Barbara Freiberg, who spent 2011 and 2012 as president of the East Baton Rouge Parish School Board, was returned by her colleagues Thursday to the top leadership post, succeeding David Tatman, who replaced her in that job three years ago.

The board also elected Evelyn Ware-Jackson as its vice president, replacing Freiberg, who held that job this past year.

Thursday’s vote was not a surprise and occurred with little discussion. Four other board members — Connie Bernard, Jill Dyason, Vereta Lee and Kenyetta Nelson-Smith — told The Advocate last week they believed a deal was struck a year ago between Tatman and Freiberg to trade the top jobs, with Tatman keeping the title of president in 2015 and Freiberg taking over in 2016. Freiberg and Tatman both deny any deal occurred.

Freiberg, Tatman and Ware-Jackson were first elected to the board in fall 2010. They quickly joined a majority leadership bloc that continues through today, and Freiberg was immediately made president.

After Thursday’s vote, Freiberg told her colleagues she considers every one of them a leader, “all nine of us.”

Both Freiberg and Ware-Jackson, who will serve one year in their leadership positions, easily staved off opposition from board members Nelson-Smith and Lee, respectively. Lee and Nelson-Smith are not part of the six-member majority that was backed by business in the fall 2014 elections and now makes most decisions.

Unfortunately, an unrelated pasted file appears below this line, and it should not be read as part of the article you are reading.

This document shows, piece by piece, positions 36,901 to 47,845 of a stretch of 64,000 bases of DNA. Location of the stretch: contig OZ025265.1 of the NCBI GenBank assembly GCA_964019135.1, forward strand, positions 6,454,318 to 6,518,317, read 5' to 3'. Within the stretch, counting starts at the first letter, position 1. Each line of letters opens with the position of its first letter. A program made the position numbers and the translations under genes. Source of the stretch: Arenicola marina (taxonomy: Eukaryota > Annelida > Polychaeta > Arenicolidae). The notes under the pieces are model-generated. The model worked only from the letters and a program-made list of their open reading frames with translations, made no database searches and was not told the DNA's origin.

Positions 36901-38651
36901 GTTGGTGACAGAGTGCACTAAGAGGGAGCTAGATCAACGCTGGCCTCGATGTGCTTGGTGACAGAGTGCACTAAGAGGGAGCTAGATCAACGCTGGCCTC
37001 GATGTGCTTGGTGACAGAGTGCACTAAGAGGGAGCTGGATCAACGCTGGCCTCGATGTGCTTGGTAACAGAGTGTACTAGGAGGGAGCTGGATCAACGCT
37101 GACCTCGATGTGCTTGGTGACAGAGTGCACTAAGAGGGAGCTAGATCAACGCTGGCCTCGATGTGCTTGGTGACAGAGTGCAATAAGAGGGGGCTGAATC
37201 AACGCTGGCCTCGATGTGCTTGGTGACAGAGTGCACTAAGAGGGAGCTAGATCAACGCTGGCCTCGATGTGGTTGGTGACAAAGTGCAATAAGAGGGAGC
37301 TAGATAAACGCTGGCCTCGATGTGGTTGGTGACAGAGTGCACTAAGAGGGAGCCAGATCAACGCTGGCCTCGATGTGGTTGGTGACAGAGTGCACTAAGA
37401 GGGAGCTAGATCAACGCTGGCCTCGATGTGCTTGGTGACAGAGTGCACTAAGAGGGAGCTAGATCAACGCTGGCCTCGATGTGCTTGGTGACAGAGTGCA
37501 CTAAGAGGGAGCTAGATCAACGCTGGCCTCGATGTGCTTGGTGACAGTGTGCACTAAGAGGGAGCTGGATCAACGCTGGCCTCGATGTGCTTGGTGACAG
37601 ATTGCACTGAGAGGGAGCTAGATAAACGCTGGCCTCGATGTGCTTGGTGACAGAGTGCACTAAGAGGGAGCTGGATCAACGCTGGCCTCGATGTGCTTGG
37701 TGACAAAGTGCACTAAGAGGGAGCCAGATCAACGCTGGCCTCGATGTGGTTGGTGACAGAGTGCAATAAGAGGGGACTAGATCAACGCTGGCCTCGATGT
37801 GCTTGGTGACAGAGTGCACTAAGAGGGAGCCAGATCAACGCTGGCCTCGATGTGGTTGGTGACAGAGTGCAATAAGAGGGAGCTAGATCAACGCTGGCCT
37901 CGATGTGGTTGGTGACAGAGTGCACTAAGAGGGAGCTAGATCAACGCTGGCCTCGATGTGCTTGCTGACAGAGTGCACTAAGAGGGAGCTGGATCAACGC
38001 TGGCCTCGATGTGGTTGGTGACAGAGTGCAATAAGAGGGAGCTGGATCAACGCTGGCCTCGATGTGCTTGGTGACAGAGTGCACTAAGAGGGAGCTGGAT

Freiberg defeated Nelson-Smith by a 6-3 margin for the top slot. Voting for Freiberg was herself and board members Mark Bellue, Bernard, Dyason, Tatman and Ware-Jackson. Nelson-Smith voted for herself and was joined by Lee and board member Jacqueline Mims, who was appointed temporarily to the board in November.

Ware-Jackson defeated Lee by a 7-2 margin; the vote was the same, except Mims voted for Ware-Jackson.

Lee agreed to seek the vice presidency only after she nominated Bernard for the post. Bernard immediately asked Lee to withdraw the motion, which Lee did.

A week ago, Lee and Nelson-Smith said they were not planning to seek leadership positions in part because they saw it as futile, but on Thursday, they ended up giving it a shot.

Lee, who is black, said Thursday she supported Nelson-Smith, who also is black, in order to end an eight-year drought in which no black board member has served as president; Pat Smith, who is now a state representative, was the last such person, back in 2007.

“Allow someone different to serve in the leadership,” Lee urged her colleagues.

Lee said she considers the long period without a black board president an example of racism but hastened to add that she doesn’t have a personal problem with Freiberg or Tatman, who are white, or white people in general.

“I love white people,” she said. “Most of them, anyways.”

The 2015 election of Tatman and Freiberg as board leaders ended a long, unofficial practice of having a white and a black member serve as either president or vice president of the School Board. Thursday’s election of Freiberg as president and Ware-Jackson, who is black, as vice president amounts to a restoration of that practice.